Search Results: "Kathryn Miles"


BOOK REVIEW

QUAKELAND by Kathryn Miles
BIOGRAPHY & MEMOIR
Released: Aug. 29, 2017

"Occasionally long-winded but readable and engaging—not to mention eye-opening, as the author delivers a firm warning to policymakers as well as individual citizens."
A wide-ranging account of earthquakes, the least understood of natural disasters, with vivid stories of the havoc they create and a warning about what will someday happen in the United States. Read full book review >

BOOK REVIEW

SUPERSTORM by Kathryn Miles
NON-FICTION
Released: Oct. 16, 2014

"A rogue storm dazzlingly caught in all its unprecedented bizarreness."
The strange and devastating life of Hurricane Sandy receives a fine, grim telling from Miles (English/Chatham Univ.; All Standing: The Remarkable Story of the Jeanie Johnston, The Legendary Irish Famine Ship, 2013, etc.).Read full book review >

BOOK REVIEW

NON-FICTION
Released: Jan. 8, 2013

"The author's solid research and use of newly available material exposes the truth of the Potato Famine, the barbaric policies that exacerbated it and the incredible will of the Irish people."
Miles (Environmental Writing/Unity Coll.) builds her story around the Jeanie Johnston, the only ship fleeing the Irish Potato Famine with a 100 percent survival rate in its many Atlantic crossings. Read full book review >

BOOK REVIEW

WANT NOT by Jonathan Miles
FICTION & LITERATURE
Released: Nov. 5, 2013

"For readers who relish extravagant language, scathing wit and philosophical heft, this book wastes nothing."
Miles' panoramic second novel (Dear American Airlines, 2008) is structured around differing definitions of waste. Read full book review >

BOOK REVIEW

THE CHEROKEE ROSE by Tiya Miles
FICTION & LITERATURE
Released: April 7, 2015

"An enchanting examination of bloodlines, legacy and the myriad branches of a diverse family tree."
A buried, early-19th-century diary, the fragrance of wild white roses and the rustling of river-cane reeds bring to life this refreshing debut novel by Miles, a winner of a MacArthur Fellowship (American Culture/Univ. of Michigan; The House on Diamond Hill, 2010, etc.).Read full book review >

BOOK REVIEW

NON-FICTION
Released: Feb. 1, 2001

"A sweeping debut not only for the author but also for this branch of American poli-sci, with color on every page and a hacker's gift for cutting through the blather."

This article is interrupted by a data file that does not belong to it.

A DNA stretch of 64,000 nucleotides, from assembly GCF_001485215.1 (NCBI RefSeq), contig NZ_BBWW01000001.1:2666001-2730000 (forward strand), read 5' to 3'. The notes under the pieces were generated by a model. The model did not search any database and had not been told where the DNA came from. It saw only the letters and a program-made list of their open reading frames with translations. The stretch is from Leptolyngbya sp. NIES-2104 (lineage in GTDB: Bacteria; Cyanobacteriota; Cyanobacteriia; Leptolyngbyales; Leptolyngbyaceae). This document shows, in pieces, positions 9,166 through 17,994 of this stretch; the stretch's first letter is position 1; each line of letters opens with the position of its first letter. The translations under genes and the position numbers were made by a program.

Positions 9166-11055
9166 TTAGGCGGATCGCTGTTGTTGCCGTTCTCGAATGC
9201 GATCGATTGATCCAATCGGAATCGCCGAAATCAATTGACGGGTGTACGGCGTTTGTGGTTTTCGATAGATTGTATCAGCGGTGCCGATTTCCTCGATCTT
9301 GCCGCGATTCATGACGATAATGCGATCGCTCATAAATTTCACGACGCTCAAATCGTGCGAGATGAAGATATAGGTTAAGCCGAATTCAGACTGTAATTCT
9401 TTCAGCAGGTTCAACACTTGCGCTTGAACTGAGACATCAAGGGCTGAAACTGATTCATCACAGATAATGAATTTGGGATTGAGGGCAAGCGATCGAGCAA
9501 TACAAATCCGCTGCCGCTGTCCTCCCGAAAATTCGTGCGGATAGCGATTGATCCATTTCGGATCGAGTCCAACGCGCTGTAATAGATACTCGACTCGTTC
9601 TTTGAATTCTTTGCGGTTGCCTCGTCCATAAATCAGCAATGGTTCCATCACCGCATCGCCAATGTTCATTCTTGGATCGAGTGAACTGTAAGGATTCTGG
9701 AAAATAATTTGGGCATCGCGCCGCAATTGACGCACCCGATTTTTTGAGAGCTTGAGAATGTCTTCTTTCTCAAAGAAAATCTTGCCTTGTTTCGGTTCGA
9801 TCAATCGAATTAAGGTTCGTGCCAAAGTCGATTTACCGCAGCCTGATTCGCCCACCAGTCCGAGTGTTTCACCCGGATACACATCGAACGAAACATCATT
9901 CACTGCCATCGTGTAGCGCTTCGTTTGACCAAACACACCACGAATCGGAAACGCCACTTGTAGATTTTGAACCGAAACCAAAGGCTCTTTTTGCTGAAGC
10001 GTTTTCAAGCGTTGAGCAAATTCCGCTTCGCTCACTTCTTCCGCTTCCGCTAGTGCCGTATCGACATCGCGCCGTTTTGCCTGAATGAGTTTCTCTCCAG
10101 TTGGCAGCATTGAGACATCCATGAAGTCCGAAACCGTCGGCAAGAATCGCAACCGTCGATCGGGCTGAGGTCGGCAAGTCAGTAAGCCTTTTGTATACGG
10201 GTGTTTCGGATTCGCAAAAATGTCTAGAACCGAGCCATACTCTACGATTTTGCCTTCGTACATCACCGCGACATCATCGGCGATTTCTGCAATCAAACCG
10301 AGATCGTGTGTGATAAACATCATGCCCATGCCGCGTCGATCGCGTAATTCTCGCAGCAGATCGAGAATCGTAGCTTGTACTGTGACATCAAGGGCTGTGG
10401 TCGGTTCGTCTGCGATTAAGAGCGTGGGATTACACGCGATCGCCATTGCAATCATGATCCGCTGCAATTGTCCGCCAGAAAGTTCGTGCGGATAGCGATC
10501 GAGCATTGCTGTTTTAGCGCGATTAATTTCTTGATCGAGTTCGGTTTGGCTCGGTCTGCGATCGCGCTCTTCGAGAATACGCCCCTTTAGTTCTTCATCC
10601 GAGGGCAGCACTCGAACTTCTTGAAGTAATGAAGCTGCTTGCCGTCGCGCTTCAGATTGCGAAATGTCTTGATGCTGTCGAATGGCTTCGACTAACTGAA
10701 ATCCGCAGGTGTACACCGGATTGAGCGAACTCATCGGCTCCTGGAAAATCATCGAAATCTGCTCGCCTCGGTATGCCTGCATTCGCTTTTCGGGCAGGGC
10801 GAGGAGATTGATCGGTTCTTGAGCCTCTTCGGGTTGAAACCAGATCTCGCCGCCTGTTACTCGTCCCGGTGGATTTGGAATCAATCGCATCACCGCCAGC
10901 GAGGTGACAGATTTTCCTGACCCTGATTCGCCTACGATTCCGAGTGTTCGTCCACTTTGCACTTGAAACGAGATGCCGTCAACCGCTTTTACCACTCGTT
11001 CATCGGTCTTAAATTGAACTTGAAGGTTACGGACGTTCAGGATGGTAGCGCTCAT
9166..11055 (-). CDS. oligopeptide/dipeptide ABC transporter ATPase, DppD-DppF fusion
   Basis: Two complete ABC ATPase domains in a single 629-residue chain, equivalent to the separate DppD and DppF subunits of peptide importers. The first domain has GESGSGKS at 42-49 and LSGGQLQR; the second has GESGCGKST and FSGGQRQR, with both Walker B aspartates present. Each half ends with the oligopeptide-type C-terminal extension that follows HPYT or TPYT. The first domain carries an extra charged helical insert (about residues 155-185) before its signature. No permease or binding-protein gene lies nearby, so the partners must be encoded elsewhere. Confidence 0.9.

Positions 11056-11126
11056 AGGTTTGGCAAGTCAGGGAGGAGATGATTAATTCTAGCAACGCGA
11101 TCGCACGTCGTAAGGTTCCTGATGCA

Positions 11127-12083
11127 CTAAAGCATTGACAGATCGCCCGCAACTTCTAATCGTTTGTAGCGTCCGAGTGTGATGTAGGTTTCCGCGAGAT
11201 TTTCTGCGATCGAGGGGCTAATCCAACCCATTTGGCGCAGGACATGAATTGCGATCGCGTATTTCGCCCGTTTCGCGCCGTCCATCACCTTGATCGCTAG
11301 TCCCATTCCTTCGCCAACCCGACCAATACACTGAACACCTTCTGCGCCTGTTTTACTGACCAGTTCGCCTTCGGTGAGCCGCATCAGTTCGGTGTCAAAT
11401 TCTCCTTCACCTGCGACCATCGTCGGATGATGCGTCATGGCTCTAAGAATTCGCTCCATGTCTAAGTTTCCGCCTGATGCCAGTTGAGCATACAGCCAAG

The chronicle of a farcically troubled marriage between two rich, hubristic West Coast techies and their e-mail-challenged D.C. counterparts. Read full book review >

BOOK REVIEW

GOD by Jack Miles
NON-FICTION
Released: April 14, 1995

"A flawed but able telling of a story that's not easy to comprehend, much less articulate. (First printing of 35,000; Book-of-the-Month Club/Quality Paperback Book Club selections; author tour)"
This learned and insightful approach to talking about God is a theological education in itself. Read full book review >

BOOK REVIEW

NON-FICTION
Released: Sept. 8, 2000

"Harvey stretches some analogies to the snapping point, but has drawn a lovely map of an exotic world. (18 maps, not seen)"
Magazine journalist Harvey (Outside) charts the case of Gilbert Bland Jr., who in the 1990s stole vast amounts of rare material from some of North America's most prestigious research libraries and thus became "the greatest American map thief in history." Read full book review >

BOOK REVIEW

NON-FICTION
Released: Oct. 1, 1991

"Engaging and fun to read, but for a more subtle study, see Myraim Miedzian's Boys Will Be Boys (p. 587)."
The lurid title suits this swift, wry, anecdotal survey of the pitiful confusion that Miles (The Women's History of the World, 1989; Women and Power, 1986) finds in the lives of adult men: Acculturated largely by women to identify with their penises (which makes them prone to violence), they are, she says, ``dislocated'' by the women's movement, frustrated, angry, and even more violent than historically they have been known to be. Read full book review >

BOOK REVIEW

TENOCLOCK SCHOLAR by John Miles
Released: Jan. 8, 1996

"A chamber mystery that can't help looking kind of puny amid the wide open spaces."
Miles, who published Missing at Tenoclock (1994) under the pseudonym Arthur Williams, unmasks himself for this sequel. Read full book review >